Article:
The United States Court of Appeals for the Second Circuit recently reversed the dismissal of a lawsuit alleging that drug manufacturer Pfizer, Inc. violated the Federal Alien Tort Statute (“ATS”) and certain state statutes by conducting a medical experimentation on humans without their informed consent or knowledge. Abdullahi v. Pfizer, Inc., 2009 WL 214649 (2d Cir. 2009). The Second Circuit remanded the case to the United States District Court for the Southern District of New York for further proceedings.
The case involves 88 Nigerian families who allege that Pfizer tested a new antibiotic, Trovafloxacin Mesylate (“Trovan”), on children in a Nigerian hospital during an outbreak of bacterial meningitis in 1996 in an attempt to gain the approval of the United States Food and Drug Administration for the use of Trovan on children. Plaintiffs allege that Pfizer, working in partnership with the Nigerian government, failed to secure the informed consent of either the children or their guardians in that Pfizer failed to disclose or explain the experimental nature of the study or the serious risks involved. Plaintiffs assert that Pfizer violated the ATS by violating a customary law norm prohibiting involuntary medical experimentation on humans and further violated the Connecticut Unfair Trade Practices Act (“CUTPA”) and the Connecticut Products Liability Act (“CPLA”).
Pfizer moved to dismiss the complaints for lack of subject matter jurisdiction as to the ATS claim and on the basis of forum non conveniens. Pfizer also argued that the state law claims should be precluded because choice of law rules establish that Nigerian law applies. The District Court granted the dismissal of all claims.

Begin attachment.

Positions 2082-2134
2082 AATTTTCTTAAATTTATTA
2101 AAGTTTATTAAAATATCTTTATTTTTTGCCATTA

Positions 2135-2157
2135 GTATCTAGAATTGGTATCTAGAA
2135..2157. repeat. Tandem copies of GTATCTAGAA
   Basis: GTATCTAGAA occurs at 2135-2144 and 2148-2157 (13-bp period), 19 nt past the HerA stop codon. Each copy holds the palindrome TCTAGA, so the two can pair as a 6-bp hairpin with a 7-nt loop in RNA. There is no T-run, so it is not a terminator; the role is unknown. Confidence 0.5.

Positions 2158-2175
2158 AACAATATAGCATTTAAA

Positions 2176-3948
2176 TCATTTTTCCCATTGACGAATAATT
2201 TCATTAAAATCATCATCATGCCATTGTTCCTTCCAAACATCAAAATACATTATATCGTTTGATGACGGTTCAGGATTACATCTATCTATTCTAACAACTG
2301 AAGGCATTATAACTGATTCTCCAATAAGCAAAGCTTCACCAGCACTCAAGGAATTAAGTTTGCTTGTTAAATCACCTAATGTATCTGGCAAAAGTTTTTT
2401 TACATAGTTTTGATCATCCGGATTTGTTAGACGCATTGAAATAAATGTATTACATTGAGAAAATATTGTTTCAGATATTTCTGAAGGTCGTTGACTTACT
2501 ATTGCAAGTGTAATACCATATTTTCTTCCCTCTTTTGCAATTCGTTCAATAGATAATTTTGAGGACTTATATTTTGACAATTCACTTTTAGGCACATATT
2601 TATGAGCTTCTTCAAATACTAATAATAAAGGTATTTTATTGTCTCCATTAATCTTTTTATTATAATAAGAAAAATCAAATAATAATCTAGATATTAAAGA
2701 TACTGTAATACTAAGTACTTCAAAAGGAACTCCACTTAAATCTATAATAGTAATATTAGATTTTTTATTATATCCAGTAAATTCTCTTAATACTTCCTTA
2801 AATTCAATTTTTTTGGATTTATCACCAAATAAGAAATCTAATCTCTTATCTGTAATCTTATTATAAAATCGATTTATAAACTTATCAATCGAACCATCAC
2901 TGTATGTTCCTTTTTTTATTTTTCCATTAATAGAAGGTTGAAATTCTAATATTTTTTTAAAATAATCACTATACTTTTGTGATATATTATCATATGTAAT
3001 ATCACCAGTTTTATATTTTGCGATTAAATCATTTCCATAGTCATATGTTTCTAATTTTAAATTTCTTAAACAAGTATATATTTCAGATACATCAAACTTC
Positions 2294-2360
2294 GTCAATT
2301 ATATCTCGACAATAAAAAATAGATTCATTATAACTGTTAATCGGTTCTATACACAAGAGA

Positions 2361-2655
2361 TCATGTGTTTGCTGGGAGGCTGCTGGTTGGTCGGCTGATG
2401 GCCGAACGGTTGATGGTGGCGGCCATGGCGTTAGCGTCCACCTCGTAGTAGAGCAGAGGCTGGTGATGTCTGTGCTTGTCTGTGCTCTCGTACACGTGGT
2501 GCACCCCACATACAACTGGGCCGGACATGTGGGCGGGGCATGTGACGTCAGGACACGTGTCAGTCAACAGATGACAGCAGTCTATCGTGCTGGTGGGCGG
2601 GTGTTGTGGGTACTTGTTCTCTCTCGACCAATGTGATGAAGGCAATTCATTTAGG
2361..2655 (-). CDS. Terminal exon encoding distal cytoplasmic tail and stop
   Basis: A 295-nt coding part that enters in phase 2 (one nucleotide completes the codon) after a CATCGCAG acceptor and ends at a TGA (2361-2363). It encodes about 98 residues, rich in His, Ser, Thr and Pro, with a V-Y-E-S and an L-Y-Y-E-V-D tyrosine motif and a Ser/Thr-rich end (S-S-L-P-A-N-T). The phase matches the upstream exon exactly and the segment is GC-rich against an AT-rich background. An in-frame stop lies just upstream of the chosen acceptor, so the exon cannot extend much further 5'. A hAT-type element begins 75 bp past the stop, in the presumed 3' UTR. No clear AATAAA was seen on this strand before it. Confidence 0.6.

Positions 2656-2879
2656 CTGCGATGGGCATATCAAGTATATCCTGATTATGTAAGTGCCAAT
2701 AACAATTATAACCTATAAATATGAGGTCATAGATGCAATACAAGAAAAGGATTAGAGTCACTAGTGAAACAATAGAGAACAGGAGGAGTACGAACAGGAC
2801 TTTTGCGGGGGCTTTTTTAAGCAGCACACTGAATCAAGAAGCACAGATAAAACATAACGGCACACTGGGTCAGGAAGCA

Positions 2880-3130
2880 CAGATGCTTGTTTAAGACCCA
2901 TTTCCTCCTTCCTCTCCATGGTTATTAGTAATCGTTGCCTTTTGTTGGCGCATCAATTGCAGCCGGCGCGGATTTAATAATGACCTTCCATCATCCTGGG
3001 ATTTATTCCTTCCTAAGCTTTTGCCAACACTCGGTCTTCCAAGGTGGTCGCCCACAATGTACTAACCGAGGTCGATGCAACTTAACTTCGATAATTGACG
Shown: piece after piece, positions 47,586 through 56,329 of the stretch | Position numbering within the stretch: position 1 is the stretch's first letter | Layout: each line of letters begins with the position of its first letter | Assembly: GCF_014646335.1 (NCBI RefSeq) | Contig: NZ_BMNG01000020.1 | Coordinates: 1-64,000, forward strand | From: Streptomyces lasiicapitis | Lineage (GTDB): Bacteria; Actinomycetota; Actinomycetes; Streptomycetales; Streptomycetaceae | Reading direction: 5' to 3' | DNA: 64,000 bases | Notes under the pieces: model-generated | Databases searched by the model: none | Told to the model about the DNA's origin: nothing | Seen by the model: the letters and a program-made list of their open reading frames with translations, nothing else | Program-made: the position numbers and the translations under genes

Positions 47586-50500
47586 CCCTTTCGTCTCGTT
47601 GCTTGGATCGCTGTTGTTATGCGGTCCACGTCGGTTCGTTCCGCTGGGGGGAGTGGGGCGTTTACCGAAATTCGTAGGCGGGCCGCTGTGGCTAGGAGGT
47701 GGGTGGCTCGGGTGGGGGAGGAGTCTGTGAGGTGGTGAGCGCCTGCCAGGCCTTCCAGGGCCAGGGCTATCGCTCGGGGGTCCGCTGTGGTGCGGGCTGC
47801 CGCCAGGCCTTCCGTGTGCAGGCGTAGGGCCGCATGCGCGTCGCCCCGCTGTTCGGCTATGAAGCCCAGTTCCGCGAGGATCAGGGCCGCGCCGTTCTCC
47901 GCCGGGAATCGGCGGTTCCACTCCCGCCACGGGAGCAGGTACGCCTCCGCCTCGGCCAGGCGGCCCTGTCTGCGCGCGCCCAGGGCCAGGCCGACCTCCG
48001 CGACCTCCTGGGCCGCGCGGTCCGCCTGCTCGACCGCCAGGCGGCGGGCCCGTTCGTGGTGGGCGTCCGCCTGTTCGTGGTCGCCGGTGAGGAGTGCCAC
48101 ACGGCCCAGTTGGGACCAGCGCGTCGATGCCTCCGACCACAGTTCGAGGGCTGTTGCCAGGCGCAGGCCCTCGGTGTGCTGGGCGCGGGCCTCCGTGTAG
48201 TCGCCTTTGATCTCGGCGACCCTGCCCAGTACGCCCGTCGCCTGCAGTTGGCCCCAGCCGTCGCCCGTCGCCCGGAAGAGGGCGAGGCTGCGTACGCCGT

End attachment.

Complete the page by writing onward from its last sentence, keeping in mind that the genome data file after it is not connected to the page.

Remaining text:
The Second Circuit reversed the District Court’s dismissal. The Second Circuit held that the plaintiff's claim can be enforced under the ATS. More specifically, the Second Circuit found that the norm prohibiting nonconsensual medical experimentation on human subjects “has become firmly embedded and has secured universal acceptance in the community of nations” and therefore falls within the federal court jurisdiction created by the ATS. The Second Circuit also held that the plaintiffs adequately alleged the state action element of the ATS claim by factual assertions of concerted action between Pfizer and the Nigerian government in conducting the drug experiment.
The District Court’s analysis in regards to forum non conveniens was also overturned. The Second Circuit stated that the District Court erred in determining that Pfizer met its initial burden of establishing present availability and adequacy of a Nigerian forum. Therefore, the dismissal of the complaints on the basis of forum non conveniens was reversible error.
Finally, the Second Circuit stated that the District Court incorrectly applied Connecticut’s choice of law rules in dismissing the CUTPA and CPLA claims. The Second Circuit stated that the District Court did not evaluate several integral factors in applying the “most significant relationship” test. Therefore, the Second Circuit vacated the dismissal of the state law claims and remanded to the District Court for further consideration of the factors overlooked.
For a copy of the Second Circuit’s decision, please click here.
For a copy of the District Court’s decision, please click here.